Drew Peterson Murder Trial Could Hang on Words of Two Absent Women
Drew Peterson's murder trial hears opening arguments on Monday.
July 29, 2012— -- The murder trial of former Illinois cop Drew Peterson could hinge on the statements of two women who won't be at that trial: his third wife he is accused of murdering and his fourth wife who has disappeared.
A jury of seven men and five women will hear opening arguments Tuesday on whether Peterson, 58, killed his then-wife Kathleen Savio in 2004 and made it look like an accident.
Peterson skyrocketed to notoriety in 2007 when his fourth wife, Stacy Peterson, disappeared. Cops exhumed Savio's body as part of their investigation into Stacy's disappearance, eventually changing the cause of Savio's death from an accident to homicide and charging Peterson with murder.
Stacy has never been found, and the case has garnered widespread media attention focused on Peterson, whose story was made into a Lifetime movie, with Rob Lowe playing Peterson, earlier this year.
In the trial, prosecutors will argue that bruises on Savio's neck, together with Peterson's history of domestic violence and his statements about Savio's death to his fourth wife prove that he murdered Savio.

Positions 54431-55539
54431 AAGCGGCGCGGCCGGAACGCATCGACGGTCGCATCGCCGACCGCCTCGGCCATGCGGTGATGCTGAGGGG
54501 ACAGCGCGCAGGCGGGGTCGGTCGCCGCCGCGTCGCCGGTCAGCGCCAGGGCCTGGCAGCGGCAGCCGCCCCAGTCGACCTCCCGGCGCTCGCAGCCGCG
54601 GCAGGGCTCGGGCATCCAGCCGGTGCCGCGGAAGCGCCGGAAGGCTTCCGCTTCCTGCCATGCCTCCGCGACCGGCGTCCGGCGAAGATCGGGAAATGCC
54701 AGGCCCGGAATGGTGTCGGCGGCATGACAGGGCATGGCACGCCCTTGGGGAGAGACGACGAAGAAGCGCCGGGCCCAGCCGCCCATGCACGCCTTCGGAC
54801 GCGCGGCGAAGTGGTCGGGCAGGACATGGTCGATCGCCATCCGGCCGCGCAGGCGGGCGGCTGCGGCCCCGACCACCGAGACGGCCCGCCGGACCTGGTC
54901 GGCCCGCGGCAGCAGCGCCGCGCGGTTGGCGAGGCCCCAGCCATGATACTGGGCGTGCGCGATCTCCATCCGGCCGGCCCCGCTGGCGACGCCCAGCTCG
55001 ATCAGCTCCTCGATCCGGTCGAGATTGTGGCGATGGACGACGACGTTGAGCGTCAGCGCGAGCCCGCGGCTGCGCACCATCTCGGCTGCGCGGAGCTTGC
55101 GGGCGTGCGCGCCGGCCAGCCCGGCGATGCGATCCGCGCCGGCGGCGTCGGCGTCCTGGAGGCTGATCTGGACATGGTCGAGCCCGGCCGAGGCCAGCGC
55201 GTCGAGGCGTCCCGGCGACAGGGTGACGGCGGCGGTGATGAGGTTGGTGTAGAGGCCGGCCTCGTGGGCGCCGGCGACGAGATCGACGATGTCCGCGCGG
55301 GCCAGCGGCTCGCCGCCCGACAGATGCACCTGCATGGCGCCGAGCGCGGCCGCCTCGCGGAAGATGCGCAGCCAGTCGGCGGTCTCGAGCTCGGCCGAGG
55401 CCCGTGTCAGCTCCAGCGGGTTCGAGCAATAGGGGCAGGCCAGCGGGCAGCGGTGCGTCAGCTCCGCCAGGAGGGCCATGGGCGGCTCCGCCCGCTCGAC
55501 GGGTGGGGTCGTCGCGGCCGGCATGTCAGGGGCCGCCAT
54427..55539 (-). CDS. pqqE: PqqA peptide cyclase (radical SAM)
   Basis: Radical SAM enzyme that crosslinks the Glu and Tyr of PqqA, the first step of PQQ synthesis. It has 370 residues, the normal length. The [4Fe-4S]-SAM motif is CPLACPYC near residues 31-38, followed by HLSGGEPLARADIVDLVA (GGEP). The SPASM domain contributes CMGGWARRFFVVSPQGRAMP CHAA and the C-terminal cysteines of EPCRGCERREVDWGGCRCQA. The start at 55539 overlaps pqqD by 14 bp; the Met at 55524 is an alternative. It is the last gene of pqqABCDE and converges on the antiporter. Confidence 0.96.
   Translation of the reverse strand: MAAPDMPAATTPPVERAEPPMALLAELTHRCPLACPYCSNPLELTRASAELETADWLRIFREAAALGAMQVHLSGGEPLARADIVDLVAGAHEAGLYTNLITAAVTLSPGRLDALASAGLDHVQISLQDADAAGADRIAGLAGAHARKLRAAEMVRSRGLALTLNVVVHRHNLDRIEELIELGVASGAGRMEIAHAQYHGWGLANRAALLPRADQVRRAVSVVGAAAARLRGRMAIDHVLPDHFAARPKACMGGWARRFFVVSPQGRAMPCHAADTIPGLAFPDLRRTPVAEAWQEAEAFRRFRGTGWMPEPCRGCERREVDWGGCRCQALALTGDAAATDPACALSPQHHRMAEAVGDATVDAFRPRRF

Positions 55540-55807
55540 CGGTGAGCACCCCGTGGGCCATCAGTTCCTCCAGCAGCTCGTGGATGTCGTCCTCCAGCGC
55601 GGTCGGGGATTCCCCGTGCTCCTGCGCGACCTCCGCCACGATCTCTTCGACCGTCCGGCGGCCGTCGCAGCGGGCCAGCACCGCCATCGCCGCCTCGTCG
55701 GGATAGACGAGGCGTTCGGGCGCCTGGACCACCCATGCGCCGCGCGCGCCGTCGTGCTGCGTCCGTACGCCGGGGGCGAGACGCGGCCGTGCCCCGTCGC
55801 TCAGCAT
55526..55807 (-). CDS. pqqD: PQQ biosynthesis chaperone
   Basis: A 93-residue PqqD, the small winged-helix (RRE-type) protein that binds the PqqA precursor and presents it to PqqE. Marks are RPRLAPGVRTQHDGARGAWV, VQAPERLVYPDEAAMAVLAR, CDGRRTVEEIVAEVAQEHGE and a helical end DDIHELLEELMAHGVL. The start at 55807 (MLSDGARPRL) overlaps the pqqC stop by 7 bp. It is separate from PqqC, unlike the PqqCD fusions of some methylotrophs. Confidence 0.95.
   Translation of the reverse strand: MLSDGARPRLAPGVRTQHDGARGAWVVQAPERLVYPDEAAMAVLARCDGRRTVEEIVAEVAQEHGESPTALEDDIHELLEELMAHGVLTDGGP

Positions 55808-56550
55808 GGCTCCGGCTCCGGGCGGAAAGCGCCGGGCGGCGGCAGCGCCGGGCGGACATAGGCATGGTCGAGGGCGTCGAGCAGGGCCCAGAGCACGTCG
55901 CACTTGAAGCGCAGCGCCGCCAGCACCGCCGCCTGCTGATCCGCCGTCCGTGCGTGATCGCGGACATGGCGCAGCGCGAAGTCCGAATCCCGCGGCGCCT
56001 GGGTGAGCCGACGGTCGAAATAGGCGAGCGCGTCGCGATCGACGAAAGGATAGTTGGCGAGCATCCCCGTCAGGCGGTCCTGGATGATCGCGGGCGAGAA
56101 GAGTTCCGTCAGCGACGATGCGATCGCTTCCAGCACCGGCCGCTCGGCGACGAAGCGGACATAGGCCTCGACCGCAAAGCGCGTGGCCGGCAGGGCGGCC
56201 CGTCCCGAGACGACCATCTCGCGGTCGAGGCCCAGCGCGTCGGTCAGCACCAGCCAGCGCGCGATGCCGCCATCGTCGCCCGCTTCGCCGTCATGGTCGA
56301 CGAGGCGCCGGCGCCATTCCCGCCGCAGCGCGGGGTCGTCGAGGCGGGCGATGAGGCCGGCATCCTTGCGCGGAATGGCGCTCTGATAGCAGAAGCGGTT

Drew Peterson Case To Focus on Wives' Statements
Peterson, who was a sergeant in the Bolingbrook, Ill., police department, was in the middle of a bitter divorce from Savio and had already begun seeing Stacy Peterson at the time of Savio's death.
Kathleen Zellner, a Chicago attorney who has been following the case, noted that the prosecution is expected to try and use statements that Stacy Peterson made to her minister before her disappearance, in which she said that Peterson had admitted to killing Savio. If the judge admits the hearsay statements of Stacy Peterson, the testimony could be damaging to Peterson, she said.
"What the judge is going to do is he's going to wait and make individual rulings each time the prosecution tries to introduce hearsay, not give a blanket ruling, but listen to see if they open the door in some way that makes the hearsay admissible. He'll make this a day by day ruling on these different pieces," Zellner said.
"Essentially we've got Peterson confessing the murder of Savio to his fourth wife, but we still have the question of whether that will come in," Zellner said.
Prosecutors will also try to admit Stacy Peterson's statements to her minister that she saw Drew Peterson arrive home with women's clothing around the time of Savio's death.
Savio's sister may take the stand to describe Savio's statements that Peterson threatened her with a knife and said he could make her death look like an accident.
"That doesn't concern us," Peterson's attorney, Joel Brodsky told ABC News earlier this week. "Anybody that knows anybody that has been through a divorce knows that people say things and do things that is totally out of character, and clearly Kathy was trying to build a case to try and get as much money as she could."
The trial may also hang on which death investigator is more believable to the Joliet, Ill., jury. Forensic pathologist Bryan Mitchell, who investigated the death in 2004 and ruled that a gash on Savio's head and abrasions on her body were consistent with an accidental fall, died earlier this year before he could testify at trial. The defense will likely call expert witnesses to testify that her death was an accident.
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